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Antidepressants While Pregnant Linked to Slight Risk of Lung Problem in Babies

By Steven Reinberg
HealthDay Reporter

THURSDAY, Jan. 12 (HealthDay News) -- Women who use antidepressants called selective serotonin-reuptake inhibitors such as Prozac and Celexa during pregnancy run a slight risk of having an infant with high blood pressure in the lungs, a new Swedish study finds.

The condition, known as persistent pulmonary hypertension, can lead to shortness of breath and difficulty breathing. Although rare, severe disease is associated with heart failure, the investigators noted.

"Infants born to women treated with SSRIs in late pregnancy had a twofold increased risk [of] their infants having persistent pulmonary hypertension," said lead researcher Dr. Helle Kieler, head of the Centre for Pharmacoepidemiology at Karolinska University Hospital in Stockholm.

"The increased risk seemed to be a class effect of SSRIs, as risks for the specific SSRIs were of similar magnitude," she added.

Women taking SSRIs should be informed about the increased risk, but they should also be told that persistent pulmonary hypertension is a rare disease that affects fewer than two of 1,000 newborns, Kieler said.

"If possible, non-medical treatment for depression during pregnancy should be considered," she said. "For women where treatment with an SSRI is the only or best option, the choice of substance is of less importance."

Dr. Gideon Koren, director of the Motherisk Program at The Hospital for Sick Children at the University of Toronto and author of an accompanying journal editorial, said this finding does not prove that SSRIs cause persistent pulmonary hypertension.

"It is important that, before we scare pregnant women not to treat their depression in pregnancy, we ensure that the science overcomes its methodological limitations," he said.

"Most notably, the authors have chosen SSRIs as the potential cause for persistent pulmonary hypertension, while their results show that untreated depression can also do it," Koren said.

Based on these data, "we cannot yet conclude that use of SSRIs causes persistent pulmonary hypertension in some babies," he said.

The report was published in the Jan. 12 online issue of the BMJ.

For the study, Kieler's team collected data on more than 1 million births from 1996 and 2007 in Denmark, Finland, Iceland, Norway and Sweden.

Among the mothers, nearly 11,000 took SSRIs during late pregnancy and about 17,000 took them during early pregnancy. Most of these women were older and smoked, researchers reported.

In addition, more than 54,000 mothers had been previously diagnosed with mental problems, but were not taking any medication.

Among the women taking SSRIs, Kieler's group looked at the use of fluoxetine (Prozac), fluvoxamine (Luvox), citalopram (Celexa), paroxetine (Paxil), sertraline (Zoloft) and escitalopram (Lexapro).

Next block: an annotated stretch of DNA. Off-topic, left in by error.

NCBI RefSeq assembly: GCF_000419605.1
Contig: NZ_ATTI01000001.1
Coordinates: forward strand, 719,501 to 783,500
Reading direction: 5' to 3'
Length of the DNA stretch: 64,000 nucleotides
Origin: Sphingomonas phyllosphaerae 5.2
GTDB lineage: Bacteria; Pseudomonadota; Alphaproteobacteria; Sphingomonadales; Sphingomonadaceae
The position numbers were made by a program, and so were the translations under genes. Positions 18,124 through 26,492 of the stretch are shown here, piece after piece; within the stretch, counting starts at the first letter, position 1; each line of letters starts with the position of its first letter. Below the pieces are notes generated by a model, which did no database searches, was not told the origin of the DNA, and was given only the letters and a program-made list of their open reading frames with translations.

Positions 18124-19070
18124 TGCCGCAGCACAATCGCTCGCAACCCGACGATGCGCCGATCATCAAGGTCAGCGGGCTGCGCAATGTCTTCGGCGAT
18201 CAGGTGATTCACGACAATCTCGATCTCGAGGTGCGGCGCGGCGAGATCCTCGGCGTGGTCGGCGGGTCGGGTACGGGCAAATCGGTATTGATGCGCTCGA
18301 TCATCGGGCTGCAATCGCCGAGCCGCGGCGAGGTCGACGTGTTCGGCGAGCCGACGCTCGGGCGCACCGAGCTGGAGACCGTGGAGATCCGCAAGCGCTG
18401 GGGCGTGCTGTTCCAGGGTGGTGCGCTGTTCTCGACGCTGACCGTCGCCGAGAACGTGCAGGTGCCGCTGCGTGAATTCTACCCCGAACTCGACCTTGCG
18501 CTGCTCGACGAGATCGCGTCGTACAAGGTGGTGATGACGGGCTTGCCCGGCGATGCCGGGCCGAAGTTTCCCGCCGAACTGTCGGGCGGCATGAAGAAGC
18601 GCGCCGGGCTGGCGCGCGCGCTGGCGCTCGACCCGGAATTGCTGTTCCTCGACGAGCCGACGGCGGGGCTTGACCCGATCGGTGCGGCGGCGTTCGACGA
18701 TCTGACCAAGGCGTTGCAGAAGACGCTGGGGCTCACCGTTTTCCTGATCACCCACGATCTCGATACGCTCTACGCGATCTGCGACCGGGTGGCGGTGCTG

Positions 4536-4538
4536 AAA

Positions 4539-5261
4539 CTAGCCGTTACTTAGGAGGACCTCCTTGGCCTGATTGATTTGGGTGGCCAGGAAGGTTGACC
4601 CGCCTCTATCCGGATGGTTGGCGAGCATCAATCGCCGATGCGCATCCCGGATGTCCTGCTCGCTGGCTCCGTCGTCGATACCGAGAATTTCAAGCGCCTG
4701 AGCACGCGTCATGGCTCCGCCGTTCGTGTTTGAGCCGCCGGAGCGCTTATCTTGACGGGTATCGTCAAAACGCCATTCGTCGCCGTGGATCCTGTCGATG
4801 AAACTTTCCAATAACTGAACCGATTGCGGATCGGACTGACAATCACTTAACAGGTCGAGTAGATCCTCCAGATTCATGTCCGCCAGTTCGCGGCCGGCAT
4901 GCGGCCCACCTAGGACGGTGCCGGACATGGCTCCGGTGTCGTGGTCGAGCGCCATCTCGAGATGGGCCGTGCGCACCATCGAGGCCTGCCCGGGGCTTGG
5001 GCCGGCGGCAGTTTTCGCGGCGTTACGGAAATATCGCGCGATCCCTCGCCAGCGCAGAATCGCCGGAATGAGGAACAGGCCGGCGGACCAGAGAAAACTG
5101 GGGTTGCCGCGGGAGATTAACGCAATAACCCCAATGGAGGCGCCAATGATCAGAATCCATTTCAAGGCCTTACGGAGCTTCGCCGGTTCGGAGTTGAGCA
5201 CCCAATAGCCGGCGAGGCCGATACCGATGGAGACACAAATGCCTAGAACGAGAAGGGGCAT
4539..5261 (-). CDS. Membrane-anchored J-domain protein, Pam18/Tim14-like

Fluvoxamine was rarely used and none of the children with persistent pulmonary hypertension were exposed to it, the researchers noted.

Of the nearly 11,000 mothers who used an SSRI in late pregnancy, 33 babies (0.2 percent) were born with persistent pulmonary hypertension, the researchers found.

Of the more than 17,000 women who used SSRIs in early pregnancy, 32 babies (less than 0.2 percent) suffered persistent pulmonary hypertension, they added.

Among the 54,000 mothers who had previously been diagnosed with a mental problem but who did not take SSRIs during their pregnancy, 114 infants were born with persistent pulmonary hypertension, Kieler's group found.

Other factors such as Cesarean delivery or low birth weight were not associated with persistent pulmonary hypertension, they noted.

Another expert, Dr. Ilene Sosenko, a professor of pediatrics and neonatology at the University of Miami School of Medicine, said this study won't change clinical practice.

"The risk of persistent pulmonary hypertension is very low and even though there is a higher risk with SSRIs, the risk remains extremely low," she said. "From a clinical standpoint, the risk is not increased to the point where it would change the pattern of the way doctors are managing their pregnant women," she said.

Managing the depression is probably more important than worrying about the risk of persistent pulmonary hypertension, Sosenko said.

"Depression can impact on how the mother eats or whether she takes other drugs or whether she gets her prenatal care," she said. "Although there is a very small increased risk of persistent pulmonary hypertension, the benefit of remaining on SSRI medication is important."

More information

For more on depression during pregnancy, visit the American Pregnancy Association.

SOURCES: Helle Kieler, M.D., Ph.D., associate professor and head, Centre for Pharmacoepidemiology, Karolinska University Hospital, Stockholm, Sweden; Gideon Koren, M.D., director, Motherisk Program, The Hospital for Sick Children, and professor, pediatrics, pharmacology, pharmacy and medical genetics, University of Toronto; Ilene Sosenko, M.D., professor, pediatrics and neonatology, University of Miami School of Medicine; Jan. 12, 2012, BMJ, online

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